‘Bite Size’ Histories of Lanzarote
Chapter 5: Industrial Evolution
‘What did the people do here before the tourists came?’ It’s a frequent and understandable question, given that the vast majority of the population is dependent, directly or indirectly on tourism. But, this island seems to have a history of having one major industry at a time.
In pre-Hispanic times the people had little choice but to be self-sufficient. Growing and gathering food, plus hunting and fishing, making their homes and all their own clothes, tools, weapons, musical instruments etc. along with keeping an eye out for the marauding pirates, no doubt kept them pretty busy.
The only ‘exports’ were orchilla, a plant valuable in the dye industry, and slaves, both of which were stolen from the island by the pirates.
In the 15th century the arrival of the Spanish created whole new areas of work. Fine houses were built and furnished by the colonists, agriculture expanded and the cultivation of sugar was a major industry. Christopher Columbus apparently took Canarian sugar plants on his second voyage to the West Indies, in 1493. Cheap labour and ideal growing conditions enabled the West Indies to corner the market!
It appears that discovering America isn’t all he has to answer for! I don’t suppose you could sue for loss of earnings in those days.
Fortunately the wine industry took off and took over. Some historians think that the Romans may have brought vines here over 1,000 years ago, and that the name ‘Malvasía,’ (Malmsey wine in English) comes from ‘Monembasia,’ the region of Greece from which the local grape originated. Others disagree and suggest that the vines came to the Canaries, around the end of the 15th century, from Crete.
Incidentally the method of cultivation of the vines on Lanzarote is unique. The vines are planted in individual holes and covered with volcanic material, picon, which protects the soil from the sun and retains moisture. A semicircular wall of volcanic rock, which protects the vine from the wind, surrounds each hole. These are called ‘Zocos,’ and their symmetrical arrangement on the slopes of the volcanoes is a work of art in itself, and that’s ‘official’; The wine route through La Geria is catalogued in the New York Museum of Modern Art, as ‘Engineering without Engineers.’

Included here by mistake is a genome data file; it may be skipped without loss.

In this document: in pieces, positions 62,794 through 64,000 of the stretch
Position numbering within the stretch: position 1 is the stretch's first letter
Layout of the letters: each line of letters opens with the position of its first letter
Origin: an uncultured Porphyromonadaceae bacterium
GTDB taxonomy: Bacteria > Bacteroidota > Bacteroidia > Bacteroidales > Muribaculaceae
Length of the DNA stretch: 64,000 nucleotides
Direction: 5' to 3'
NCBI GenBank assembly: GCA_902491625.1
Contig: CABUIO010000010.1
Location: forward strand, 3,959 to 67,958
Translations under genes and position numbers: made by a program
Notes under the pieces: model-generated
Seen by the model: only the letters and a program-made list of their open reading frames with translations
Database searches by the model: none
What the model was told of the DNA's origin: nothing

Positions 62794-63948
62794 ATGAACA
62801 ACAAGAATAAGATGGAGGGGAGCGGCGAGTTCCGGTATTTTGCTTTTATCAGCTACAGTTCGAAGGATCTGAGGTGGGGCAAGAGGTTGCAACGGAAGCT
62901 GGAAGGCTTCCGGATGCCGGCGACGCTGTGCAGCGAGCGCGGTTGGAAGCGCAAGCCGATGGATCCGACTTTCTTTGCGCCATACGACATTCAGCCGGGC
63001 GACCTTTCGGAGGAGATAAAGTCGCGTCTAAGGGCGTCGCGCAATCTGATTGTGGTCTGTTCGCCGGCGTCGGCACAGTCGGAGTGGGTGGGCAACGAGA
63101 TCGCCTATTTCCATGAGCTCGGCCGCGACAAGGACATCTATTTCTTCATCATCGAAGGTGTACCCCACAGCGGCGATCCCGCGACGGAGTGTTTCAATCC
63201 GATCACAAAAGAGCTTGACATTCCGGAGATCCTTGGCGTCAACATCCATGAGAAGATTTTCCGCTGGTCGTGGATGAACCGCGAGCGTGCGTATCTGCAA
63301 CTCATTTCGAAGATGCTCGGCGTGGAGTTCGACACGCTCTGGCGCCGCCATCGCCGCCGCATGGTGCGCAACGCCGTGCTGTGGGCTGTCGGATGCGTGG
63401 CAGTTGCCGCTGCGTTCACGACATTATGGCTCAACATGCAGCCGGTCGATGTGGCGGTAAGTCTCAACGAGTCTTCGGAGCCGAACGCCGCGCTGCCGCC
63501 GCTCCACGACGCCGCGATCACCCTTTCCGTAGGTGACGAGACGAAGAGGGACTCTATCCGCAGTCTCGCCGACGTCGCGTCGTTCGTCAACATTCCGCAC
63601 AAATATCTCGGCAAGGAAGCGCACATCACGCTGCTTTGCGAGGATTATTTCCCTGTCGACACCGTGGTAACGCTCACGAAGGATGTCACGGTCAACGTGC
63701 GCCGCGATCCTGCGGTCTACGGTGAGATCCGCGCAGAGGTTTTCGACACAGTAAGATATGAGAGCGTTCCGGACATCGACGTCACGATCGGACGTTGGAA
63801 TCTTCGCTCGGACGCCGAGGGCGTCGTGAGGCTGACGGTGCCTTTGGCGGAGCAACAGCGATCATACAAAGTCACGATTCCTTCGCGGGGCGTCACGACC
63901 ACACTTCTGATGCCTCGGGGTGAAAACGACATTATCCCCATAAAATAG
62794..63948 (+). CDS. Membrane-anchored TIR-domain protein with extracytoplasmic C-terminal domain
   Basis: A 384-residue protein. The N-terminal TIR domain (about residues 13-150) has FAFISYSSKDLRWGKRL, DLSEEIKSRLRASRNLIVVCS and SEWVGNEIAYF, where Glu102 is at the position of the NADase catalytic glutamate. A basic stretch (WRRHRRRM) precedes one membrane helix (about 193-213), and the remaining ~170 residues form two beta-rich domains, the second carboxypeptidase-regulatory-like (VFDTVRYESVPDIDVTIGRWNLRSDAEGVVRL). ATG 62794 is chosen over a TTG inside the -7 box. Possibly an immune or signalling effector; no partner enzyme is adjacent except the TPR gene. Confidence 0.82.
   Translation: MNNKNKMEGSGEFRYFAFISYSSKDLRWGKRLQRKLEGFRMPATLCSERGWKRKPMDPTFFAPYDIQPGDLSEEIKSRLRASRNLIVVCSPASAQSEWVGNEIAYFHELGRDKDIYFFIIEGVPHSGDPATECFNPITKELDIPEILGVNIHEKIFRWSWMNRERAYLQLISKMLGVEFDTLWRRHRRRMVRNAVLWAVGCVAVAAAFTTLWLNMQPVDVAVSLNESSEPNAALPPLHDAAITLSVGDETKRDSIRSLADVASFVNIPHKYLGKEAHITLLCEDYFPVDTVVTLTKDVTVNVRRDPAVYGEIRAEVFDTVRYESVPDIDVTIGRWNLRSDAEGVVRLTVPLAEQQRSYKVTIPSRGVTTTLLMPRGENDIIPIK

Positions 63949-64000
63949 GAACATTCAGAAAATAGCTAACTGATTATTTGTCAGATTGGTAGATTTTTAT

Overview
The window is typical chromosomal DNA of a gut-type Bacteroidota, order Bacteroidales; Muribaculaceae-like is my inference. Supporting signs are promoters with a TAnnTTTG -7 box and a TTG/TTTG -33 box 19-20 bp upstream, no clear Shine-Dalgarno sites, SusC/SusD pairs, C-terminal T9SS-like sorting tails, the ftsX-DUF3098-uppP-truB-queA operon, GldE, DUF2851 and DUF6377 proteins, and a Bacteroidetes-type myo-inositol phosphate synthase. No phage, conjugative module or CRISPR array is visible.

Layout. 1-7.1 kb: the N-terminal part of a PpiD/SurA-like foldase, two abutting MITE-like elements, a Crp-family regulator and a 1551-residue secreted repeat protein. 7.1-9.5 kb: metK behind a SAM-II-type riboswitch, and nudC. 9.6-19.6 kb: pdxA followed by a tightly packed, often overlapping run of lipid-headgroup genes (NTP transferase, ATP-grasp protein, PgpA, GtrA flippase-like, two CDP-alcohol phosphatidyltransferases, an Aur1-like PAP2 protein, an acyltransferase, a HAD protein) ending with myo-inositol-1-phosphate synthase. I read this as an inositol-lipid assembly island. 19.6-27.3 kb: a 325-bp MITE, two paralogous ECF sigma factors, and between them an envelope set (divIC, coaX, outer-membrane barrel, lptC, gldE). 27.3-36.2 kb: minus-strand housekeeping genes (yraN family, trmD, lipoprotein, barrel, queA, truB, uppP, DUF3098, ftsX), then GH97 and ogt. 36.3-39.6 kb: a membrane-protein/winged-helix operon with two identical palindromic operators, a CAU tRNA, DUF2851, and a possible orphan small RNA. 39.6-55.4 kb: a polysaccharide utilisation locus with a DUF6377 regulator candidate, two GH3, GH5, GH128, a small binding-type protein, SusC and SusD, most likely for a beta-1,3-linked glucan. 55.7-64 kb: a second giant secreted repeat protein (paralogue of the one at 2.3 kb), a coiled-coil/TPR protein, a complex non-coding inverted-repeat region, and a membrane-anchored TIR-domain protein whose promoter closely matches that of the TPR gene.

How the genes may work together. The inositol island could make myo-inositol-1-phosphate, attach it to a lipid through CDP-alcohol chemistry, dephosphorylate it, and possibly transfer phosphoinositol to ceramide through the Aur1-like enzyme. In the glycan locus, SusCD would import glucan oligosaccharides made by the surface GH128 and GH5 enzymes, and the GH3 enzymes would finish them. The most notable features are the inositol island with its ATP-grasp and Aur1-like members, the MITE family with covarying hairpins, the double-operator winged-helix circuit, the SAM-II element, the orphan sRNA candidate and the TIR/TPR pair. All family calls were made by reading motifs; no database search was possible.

‘Canary wine,’ and ‘Malmsey,’ are mentioned in Shakespeare’s plays, and as Poet Laureate he was paid £100 and a tun (268 gallons) of Canary wine per year. Walter Scott and the French author, Voltaire also praised Canary wines in their works.
Unfortunately ‘fashion’ was as important in the past as it is now. In the 17th century Charles II of England set the trend for the rise of sherry as the ‘in’ drink, and so the popularity of Canary wines declined.
The biggest blow to the industry came with mildew, which destroyed many of the plants in the late 18th century but prior to this the Canary vines had provided stock for many South American vineyards in Chile, Peru and Argentina.
Today Lanzarote produces between half a million and three million litres of wine per year, approximately 2/3 white and 1/3 red with a small amount of rosé and, since 1993, home grown ‘champagne’.
Another product, less famous than the wines, exported in the 16th century was barilla, a plant used in the manufacture of caustic soda, by the soap industry.
The destruction of some of the most fertile land on Lanzarote, due to the volcanic eruptions of 1730 – 1736 contributed to a severe period of food shortage and poverty. King Carlos III of Spain instigated an 18th century version of ‘Job Creation’.
He ordered the building of Castillo San José to provide work for the starving population. The castle was completed in 1779 and known as ‘Forteleza del Hambre,’ (Fortress of Hunger.) For a long time it was a storage depot for gunpowder, but thankfully survived any dangers of explosive accident! César Manrique converted it into a museum of modern art, in 1976.
In the 19th century salt production was important. Sea salt was collected by process of evaporation at numerous salinas (salt works) around the island.
One of the best preserved, Las Salinas de Janubio, employed over 200 people in its heyday. Much of the salt was used in the fishing industry, to preserve the catch but the development of refrigeration knocked the bottom out of that!
Agriculture was also important in the 19th century, particularly around the central areas of the island. The cochineal industry, producing the red colouring from the cochineal beetle, ‘farmed’ on the cacti, was important in the latter part. But, with the development of synthetic dyes, once again an industry was lost to ‘progress.’ With the modern trend towards preferring natural products however, some think that cochineal may yet enjoy a revival.
The Spanish Civil War, 1936 – 1939, affected the island as a province of Spain. Young men, including one of Lanzarote’s favourite sons, César Manrique, were conscripted. The post -1939 period saw increased traffic in trade with Europe and the 1960s produced political and economic changes and the start of the tourist boom which brings us to the modern day. Tourism is without a doubt the lifeblood of the island at this stage in its history, and presumably will be for some time yet. But, evidence and reminders of the past are all around us and seem to be saying ‘As one door closes another opens.’
To read the series from Part 1 click here
Written by Sue Almond
Photographs by Sue Almond
Category: Lanzarote, Journalism. Tags: Articles, Story telling,Writing, Lanzarote, Reporting